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March 12, 2007



Arg, non of that works on the lj feed. I'm not sure there's anything you can do about it, they block certain code. (And recently allowed code from YouTube.)


The music to "The Day The Earth Stood Still" is by the great Bernard Herrmann, and the score for "Spellbound" is by Miklos Rozsa. Samuel Hoffman plays theremin on both soundtracks.

There's also footage around of Clara Rockmore playing theremin. She was the first great virtuoso on this nutty instrument, working closely with Leon T. himself for many years. I don't have a URL handy... but Google would.


I thought some readers might like to know that the sounds on "Good Vibrations" are actually those of Paul Tanner playing the Electro-Theremin, an instrument he helped to invent. From Wikipedia:

"The Electro-Theremin is a electronic musical instrument developed by trombonist Paul Tanner and amateur inventor Bob Whitsell in the late 1950s to produce a sound to mimic that of the theremin. The instrument features a tone and portamento similar to that of the theremin (or thereminvox), but with a different control mechanism.

The instrument was custom-built at Tanner's request. Tanner appreciated the theremin's sound, but wanted greater control of pitch and attack. The Electro-Theremin uses mechanical controls, a long slide bar for the pitch (analogous to the slide of the trombone that was Tanner's main instrument) and a knob to adjust volume. This contrasts with the hand movements in space that was the original theremin's signal feature. The Electro-Theremin also produces a slightly less complex timbre than the original, because all sounds are created using a single sine wave audio oscillator rather than the theremin's mixture of two heterodyning oscillators. Few people, however, can detect any difference in the sound."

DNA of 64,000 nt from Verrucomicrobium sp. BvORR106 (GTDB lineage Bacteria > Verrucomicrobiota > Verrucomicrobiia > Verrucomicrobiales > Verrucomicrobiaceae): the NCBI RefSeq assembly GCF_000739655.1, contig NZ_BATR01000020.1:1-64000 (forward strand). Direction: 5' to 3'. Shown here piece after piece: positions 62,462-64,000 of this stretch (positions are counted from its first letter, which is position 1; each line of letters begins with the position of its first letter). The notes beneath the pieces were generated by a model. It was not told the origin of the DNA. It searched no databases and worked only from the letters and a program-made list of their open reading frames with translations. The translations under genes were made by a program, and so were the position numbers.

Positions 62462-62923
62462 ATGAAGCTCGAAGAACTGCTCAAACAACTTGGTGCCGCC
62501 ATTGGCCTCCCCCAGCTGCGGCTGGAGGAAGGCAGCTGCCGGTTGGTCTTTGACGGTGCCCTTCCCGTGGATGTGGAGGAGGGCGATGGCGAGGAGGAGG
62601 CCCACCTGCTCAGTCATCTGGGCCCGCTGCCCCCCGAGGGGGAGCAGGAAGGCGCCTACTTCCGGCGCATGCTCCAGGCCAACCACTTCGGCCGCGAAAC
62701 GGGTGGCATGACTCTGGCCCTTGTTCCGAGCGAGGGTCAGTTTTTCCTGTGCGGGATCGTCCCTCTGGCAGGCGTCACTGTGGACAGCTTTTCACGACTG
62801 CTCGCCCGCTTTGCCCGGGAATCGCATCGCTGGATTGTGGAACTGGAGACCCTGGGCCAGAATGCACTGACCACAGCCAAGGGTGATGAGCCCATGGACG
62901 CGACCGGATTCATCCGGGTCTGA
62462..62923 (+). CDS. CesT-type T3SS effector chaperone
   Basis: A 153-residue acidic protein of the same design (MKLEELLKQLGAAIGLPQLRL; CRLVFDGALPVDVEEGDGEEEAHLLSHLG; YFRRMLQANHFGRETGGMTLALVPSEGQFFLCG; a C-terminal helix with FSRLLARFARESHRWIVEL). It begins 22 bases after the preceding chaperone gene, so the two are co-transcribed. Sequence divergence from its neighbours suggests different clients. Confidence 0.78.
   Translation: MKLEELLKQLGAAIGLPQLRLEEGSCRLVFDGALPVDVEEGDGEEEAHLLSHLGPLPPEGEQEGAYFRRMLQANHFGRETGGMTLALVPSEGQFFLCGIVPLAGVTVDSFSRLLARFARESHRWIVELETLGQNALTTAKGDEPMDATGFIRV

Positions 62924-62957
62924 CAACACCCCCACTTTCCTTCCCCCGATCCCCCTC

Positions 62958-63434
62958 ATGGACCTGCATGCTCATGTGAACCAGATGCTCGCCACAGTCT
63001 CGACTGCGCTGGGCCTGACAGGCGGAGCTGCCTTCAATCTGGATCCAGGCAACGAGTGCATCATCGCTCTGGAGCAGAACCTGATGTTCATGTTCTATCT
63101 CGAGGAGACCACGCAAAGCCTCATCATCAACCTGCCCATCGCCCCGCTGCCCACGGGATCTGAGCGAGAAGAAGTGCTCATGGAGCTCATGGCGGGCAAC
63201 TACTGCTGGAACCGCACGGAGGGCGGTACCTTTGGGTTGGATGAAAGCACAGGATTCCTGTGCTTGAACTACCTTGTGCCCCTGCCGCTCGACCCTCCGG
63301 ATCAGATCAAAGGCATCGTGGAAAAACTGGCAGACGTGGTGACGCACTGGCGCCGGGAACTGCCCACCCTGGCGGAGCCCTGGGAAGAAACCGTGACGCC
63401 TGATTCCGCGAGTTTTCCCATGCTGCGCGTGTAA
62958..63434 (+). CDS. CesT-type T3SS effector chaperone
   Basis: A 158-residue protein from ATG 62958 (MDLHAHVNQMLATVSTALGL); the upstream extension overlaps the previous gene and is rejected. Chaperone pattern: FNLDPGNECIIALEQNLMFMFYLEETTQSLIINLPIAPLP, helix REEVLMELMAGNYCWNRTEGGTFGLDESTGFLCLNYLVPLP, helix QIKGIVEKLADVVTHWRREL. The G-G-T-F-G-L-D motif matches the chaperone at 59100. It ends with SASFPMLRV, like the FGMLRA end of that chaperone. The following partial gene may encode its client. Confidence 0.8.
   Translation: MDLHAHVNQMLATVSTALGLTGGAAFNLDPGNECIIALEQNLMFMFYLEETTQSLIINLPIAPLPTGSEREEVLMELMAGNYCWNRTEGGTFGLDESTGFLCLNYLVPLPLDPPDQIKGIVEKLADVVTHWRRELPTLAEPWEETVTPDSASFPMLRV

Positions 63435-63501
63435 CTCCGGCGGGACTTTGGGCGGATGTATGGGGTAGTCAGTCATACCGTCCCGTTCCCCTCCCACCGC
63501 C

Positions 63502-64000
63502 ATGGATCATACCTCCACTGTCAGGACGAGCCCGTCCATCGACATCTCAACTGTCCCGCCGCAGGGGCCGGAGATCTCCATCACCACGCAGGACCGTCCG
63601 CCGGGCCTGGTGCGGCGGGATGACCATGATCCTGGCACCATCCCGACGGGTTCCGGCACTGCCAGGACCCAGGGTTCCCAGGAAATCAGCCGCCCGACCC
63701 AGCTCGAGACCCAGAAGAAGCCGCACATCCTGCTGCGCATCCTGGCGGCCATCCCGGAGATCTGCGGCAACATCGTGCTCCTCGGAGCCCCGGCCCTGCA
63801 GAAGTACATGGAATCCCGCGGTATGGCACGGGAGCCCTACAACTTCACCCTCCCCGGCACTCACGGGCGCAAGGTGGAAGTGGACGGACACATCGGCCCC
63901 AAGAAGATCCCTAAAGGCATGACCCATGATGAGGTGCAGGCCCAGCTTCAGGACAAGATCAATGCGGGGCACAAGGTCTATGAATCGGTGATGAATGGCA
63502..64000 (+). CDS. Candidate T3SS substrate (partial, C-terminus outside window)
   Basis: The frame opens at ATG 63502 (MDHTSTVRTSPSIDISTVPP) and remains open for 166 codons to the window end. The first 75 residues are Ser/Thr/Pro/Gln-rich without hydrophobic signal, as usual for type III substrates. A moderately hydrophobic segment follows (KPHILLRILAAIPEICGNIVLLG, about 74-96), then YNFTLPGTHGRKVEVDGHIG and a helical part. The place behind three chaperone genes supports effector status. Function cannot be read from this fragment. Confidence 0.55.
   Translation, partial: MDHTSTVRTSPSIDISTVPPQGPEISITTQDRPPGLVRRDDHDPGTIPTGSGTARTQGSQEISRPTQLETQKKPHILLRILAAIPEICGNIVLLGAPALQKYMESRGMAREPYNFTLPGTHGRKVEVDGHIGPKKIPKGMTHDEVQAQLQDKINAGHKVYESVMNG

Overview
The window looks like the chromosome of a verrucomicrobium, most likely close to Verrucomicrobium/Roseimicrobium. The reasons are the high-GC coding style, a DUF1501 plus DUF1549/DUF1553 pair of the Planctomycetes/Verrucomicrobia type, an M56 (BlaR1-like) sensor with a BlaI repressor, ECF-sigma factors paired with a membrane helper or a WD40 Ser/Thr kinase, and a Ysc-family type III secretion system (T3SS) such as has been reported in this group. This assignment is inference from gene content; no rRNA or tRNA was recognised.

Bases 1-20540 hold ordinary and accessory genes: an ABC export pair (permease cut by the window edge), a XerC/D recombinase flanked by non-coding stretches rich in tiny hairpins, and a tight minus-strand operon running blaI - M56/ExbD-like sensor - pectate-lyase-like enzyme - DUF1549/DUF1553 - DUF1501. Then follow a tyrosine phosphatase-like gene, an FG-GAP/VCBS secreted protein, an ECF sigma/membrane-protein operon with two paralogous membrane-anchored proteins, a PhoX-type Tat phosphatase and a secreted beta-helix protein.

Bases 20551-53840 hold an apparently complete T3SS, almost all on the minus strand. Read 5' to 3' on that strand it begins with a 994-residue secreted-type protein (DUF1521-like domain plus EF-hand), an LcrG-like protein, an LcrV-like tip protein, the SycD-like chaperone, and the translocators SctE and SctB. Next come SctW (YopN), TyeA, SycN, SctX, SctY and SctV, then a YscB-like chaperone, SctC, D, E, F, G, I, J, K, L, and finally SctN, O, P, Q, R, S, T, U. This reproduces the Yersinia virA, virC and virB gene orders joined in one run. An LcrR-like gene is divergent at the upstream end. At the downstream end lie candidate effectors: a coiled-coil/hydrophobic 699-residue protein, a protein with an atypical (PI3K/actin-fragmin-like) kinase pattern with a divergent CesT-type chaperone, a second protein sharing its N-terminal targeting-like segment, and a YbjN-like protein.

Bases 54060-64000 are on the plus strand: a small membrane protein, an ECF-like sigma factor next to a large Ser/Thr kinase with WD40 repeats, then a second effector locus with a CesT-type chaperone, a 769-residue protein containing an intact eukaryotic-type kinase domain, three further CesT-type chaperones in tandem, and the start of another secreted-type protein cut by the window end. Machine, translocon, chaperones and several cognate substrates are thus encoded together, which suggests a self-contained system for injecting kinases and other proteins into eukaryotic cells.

Had me fooled for years.


mein powerbook with firefox no likey.


come on
keep it downloadable!

p.s. works fine on opera

Station Manager Ken

Thanks for everybody's comments. vf - we will still offer videos for download, don't worry. I'd like to offer them both ways actually - as an embedded streaming video as well as a download.



It works perfectly on my iBook with Firefox.

Henry Lowengard

(Working on Safari)
"The Dying Swan" is a ballet using the music of "The Swan" from the Carnival of the Animals. Picky.

I also have one of those Theremaxs and they are hard to play because they drift in pitch a lot. WFMU blog fans will know to seek out the Theremin documentary made by Steven M. Martin (not the comedian):
Theremin - An Electronic Odyssey (1995). It features lots of obscure Theremin footage and Clara Rockmore meeting Leon Termin after about 40 years separation.

The Actually Does

Thank you!

A really great collection, and a really clean player!

I am going to check on ebay for a Theremin now.


What, no Mike Love??

Gordon charlton

The Lydia Kavina clip is from The James Whale Radio Show, on late night British TV.

James A. Gardner

One of the finest theremin-slingers around these days is a guy named Blake Jones. His last album (with the band Trike Shop) has a t'min rendition of Miserlou and their MySpace page ( has a monstrously cool t'min/bongos track, Astronauts In Trouble. That's some tasty hand-wavin'...

Kip W

That swan's not dying. He's getting better! I think perhaps you're confusing the 'dying swan' in Tchaikovsky's "Swan Lake" with the swan (just plain "The Swan") in the Carnival of the Animals.

Theremin's a great instrument, though. By coincidence, I was listening to a cut by Clara Rockmore just today. I've been allowed to play with the instrument a couple of times. In 7th grade, someone was demonstrating one in front of the whole school. I was in the front row, and when they asked for a volunteer, I didn't even raise my hand. I just stood up and took a step forward. The most recent time was last year. At my advanced age in life, I am now well aware of just how much I'd have to learn in order to attempt to play one of those bad boys.


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